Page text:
By LA Weekly
By Henry Rollins
By Weekly Photographers
By Shea Serrano
By Nate "Igor" Smith
By Dan Weiss
By Erica E. Phillips
By Kai Flanders
"I was a good session singer," Krauss says the day after the Atlanta show. We're all in a Nashville pub just down the street from the night's venue. "But I wasn't writing music. I wasn't dedicated to music in any way. I had no delusions of anything happening, nor did I want anything to happen. I was perfectly fine being behind the scenes."
Krauss agreed to meet Miller for a session. She figured it'd be fun to try, and then she'd go back to teaching in the fall. Will Hubbard, a boyhood friend of Miller's who went on to become Sleigh Bells' manager, lent his apartment for the occasion. Accommodations were rustic. A noisy air conditioner had to be shut off, so the room was sweltering.
Miller had recorded the tracks onto his computer, which meant Krauss had to sing into the face of an open laptop, capturing her voice on an internal microphone. She sang standing up, with the laptop resting at eye level on a pile of books stacked on a bar stool atop a coffee table. "We didn't even know each other," Miller says, turning to Krauss. "And you were so responsive. I remember we were kind of feeling it out because I knew how I wanted it to sound. I had very specific ideas, but doing something percussive as far as delivery's concerned was new to you. I could tell you were uncomfortable, but you were totally up for it and you were never intimidated."
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By January 2009, Miller had enough Sleigh Bells material to post some songs on MySpace. After the school year ended that summer, Krauss committed to the band.
Blog hype began almost instantaneously, with mainstream press attention soon to follow. "I definitely had an inkling that they were special," says Miller's friend Molly Young, one of the first online writers to champion the band. "I mean, I hadn't heard anything like those songs. And when I played them on my computer, I thought, 'Oh, shit, my computer speakers are broken. This sucks. I need to get a new Mac,' 'cause it's so fuzzed out. But they're just songs that are made to be played really loud."
"The quietest moments on this record are almost as loud as the loudest moments on almost every other record," says Shane Stoneback, who engineered Treats with Miller. The two broke every rule in the book, almost literally: "I was doing some things where it says outright in the manual, 'Don't do this.' "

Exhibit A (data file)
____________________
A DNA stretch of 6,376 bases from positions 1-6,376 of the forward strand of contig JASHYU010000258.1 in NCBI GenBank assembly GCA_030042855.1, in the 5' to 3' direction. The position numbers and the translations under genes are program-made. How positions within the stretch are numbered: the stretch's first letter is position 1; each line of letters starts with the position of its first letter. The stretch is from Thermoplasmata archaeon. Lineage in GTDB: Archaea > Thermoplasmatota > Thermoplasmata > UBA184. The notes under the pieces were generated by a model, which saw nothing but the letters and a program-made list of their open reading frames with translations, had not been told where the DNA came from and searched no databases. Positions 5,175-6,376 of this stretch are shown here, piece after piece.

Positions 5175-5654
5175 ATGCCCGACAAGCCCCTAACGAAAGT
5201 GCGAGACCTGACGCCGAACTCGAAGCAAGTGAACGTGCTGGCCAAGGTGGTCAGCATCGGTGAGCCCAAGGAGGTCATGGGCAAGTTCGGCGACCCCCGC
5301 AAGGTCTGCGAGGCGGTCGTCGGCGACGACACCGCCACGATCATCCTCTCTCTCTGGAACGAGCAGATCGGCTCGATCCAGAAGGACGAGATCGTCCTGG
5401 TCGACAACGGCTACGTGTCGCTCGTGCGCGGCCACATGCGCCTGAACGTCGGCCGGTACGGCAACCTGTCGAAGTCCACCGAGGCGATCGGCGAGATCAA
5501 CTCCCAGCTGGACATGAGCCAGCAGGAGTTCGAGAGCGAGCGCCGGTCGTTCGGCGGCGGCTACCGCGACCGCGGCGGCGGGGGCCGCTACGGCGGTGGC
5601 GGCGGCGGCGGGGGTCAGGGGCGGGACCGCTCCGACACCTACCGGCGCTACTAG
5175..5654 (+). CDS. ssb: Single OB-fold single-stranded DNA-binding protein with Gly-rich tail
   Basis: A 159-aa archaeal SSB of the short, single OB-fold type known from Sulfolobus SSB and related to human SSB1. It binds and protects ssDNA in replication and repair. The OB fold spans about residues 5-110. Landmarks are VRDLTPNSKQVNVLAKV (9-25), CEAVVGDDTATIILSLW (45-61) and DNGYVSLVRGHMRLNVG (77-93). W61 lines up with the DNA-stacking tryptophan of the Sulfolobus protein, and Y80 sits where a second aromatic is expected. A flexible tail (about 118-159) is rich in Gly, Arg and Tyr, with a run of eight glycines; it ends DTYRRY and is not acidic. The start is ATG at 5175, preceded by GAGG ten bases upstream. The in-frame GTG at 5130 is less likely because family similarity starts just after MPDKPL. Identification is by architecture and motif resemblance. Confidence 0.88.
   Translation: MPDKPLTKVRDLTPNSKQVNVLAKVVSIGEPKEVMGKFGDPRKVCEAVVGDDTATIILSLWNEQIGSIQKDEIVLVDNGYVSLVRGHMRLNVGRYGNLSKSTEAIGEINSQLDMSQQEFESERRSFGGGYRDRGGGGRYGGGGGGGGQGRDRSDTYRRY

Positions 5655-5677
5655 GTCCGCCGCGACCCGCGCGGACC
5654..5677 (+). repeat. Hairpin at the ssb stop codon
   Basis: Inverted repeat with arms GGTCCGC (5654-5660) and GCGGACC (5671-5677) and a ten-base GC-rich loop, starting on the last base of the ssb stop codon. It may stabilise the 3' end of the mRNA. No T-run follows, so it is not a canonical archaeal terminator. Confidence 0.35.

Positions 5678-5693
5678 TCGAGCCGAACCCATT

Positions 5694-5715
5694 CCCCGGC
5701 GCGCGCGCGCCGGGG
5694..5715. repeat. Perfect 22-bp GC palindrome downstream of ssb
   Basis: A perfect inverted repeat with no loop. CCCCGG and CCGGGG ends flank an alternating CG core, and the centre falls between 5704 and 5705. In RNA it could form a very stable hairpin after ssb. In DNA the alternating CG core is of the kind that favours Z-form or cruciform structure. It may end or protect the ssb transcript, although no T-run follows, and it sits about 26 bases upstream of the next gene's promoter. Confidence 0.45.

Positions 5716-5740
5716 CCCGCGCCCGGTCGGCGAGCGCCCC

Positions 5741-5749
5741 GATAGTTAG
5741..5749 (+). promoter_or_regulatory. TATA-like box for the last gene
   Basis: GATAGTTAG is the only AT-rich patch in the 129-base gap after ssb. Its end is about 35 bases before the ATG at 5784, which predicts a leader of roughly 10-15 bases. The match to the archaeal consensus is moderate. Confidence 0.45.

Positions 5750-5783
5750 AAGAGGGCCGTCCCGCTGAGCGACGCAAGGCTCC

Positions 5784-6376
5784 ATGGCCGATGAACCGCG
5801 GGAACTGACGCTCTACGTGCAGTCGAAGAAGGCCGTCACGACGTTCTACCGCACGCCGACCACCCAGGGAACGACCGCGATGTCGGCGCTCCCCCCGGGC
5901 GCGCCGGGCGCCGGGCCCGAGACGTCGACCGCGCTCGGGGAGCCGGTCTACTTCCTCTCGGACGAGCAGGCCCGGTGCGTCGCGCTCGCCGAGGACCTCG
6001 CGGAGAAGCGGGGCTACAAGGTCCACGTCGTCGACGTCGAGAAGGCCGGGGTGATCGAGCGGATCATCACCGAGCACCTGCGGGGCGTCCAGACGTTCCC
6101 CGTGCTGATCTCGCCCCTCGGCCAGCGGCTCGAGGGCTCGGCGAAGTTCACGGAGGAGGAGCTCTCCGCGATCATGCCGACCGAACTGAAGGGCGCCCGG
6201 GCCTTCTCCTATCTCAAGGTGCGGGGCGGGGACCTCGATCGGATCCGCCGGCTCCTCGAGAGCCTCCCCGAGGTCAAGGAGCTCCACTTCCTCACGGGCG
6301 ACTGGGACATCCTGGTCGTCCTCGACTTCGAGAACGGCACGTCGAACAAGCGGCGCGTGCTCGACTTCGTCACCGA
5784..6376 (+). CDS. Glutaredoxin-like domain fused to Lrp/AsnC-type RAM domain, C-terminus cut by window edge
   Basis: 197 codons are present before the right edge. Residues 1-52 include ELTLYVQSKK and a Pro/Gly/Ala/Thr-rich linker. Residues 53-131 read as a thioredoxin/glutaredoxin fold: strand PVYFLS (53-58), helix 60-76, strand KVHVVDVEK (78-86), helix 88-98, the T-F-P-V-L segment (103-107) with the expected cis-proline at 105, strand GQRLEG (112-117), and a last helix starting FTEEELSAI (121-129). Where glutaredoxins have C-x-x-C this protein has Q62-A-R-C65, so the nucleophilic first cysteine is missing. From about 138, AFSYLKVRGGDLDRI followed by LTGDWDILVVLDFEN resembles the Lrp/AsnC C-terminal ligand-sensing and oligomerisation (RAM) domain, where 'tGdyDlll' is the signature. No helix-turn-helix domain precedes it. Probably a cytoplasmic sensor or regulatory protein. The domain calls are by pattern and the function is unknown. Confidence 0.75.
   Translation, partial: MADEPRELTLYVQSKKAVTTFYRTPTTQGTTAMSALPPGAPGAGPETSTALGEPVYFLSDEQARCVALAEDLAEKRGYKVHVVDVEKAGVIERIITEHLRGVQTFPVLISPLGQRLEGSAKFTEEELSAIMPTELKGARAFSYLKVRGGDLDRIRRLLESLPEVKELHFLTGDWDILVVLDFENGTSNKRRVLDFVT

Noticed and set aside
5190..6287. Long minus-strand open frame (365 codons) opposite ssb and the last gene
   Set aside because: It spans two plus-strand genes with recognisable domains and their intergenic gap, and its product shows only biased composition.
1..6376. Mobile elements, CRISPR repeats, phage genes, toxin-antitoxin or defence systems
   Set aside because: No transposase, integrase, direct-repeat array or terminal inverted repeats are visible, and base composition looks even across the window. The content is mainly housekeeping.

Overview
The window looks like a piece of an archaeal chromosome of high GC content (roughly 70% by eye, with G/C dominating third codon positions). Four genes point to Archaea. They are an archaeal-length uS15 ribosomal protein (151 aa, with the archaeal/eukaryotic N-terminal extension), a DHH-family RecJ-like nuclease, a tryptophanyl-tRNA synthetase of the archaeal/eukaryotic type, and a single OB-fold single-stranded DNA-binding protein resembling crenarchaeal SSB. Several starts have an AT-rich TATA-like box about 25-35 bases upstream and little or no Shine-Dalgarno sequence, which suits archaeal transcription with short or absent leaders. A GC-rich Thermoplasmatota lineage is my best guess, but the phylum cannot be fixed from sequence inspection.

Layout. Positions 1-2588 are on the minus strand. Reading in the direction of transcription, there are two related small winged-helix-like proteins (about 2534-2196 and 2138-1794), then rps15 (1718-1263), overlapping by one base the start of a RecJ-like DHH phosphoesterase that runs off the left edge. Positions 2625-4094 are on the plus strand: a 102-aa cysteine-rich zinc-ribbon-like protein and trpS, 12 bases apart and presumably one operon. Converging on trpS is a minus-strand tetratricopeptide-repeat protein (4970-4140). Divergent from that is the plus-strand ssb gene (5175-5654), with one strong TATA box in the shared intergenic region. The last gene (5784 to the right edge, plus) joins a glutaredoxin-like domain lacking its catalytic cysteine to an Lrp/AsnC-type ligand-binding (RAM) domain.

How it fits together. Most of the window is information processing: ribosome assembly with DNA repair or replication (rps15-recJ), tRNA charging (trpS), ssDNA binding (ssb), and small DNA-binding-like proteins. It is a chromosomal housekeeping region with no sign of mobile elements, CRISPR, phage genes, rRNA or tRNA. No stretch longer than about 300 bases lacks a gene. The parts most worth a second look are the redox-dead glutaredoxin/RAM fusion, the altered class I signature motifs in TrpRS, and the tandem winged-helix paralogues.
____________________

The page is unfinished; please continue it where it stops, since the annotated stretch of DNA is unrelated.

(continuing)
Just as T-Pain's infamous robot voice bastardizes the Auto-Tune software (which was designed to correct pitch, not make R&B singers sound like droids), Miller and Stoneback manipulated technology to create Treats' pixilated sonic overload. They pushed Miller's thumping beats and squalling guitars so far past normal recording levels that the audio quality began to deteriorate. Then they ran the deteriorated sound through a compressor "to make the loudest thing quieter and the quietest thing louder, thereby compressing the whole dynamic," Stoneback says. "Once you've squished the whole thing down, you can make everything louder."
"I still feel like a 5-year-old discovering a fucking Slinky or something," Miller says, "when I stand in front of a subwoofer and low end drops, and wind hits your face. I'm just, like, 'How?' I understand music. You can describe the process scientifically, but it's just like your whole body. I know that if it's loud enough that I would be destroyed — like, my atoms would split."
By 6:30 p.m., a line has already formed outside the End, the sold-out 200-capacity Nashville dive where Sleigh Bells will perform at 11:15. It's a drizzly evening, so the club lets fans in early. Krauss hangs at the bar, drinking a Bud Light and reading the Nashville Scene, which has published a story about her and Miller called "The Slayer and the Belle."
Every so often, fans approach. The bartender wants a picture. A bald guy wants a picture. "Alexis, can I talk to you?" It's a 19-year-old fan named Tess Little. "At the Valarium you kissed me and gave me your glove." In concert, Krauss sometimes invites a fan to sing a song with her — just as she did in Atlanta — and back in March at the Valarium in Knoxville, Tennessee, Little had been the lucky fan. "You made my life," Little goes on. "You're like my role model. I'm fucking obsessed with you." Krauss hugs her admirer, and then slips backstage.
A few hours later, Sleigh Bells' set begins with a tolling church bell, a sound Miller found on YouTube. This intro music, along with every beat fans hear throughout the show, originates from Miller's iPod — the house lights go down, someone presses play and the music begins. The band does not hide this. Indeed, at two points every night, Miller sets down his guitar, steps offstage and leaves Krauss alone with the backing track. This is not like lip-synching, which pretends to be something it's not. Sleigh Bells songs have always been made and played cheaply, so that's what you get in concert.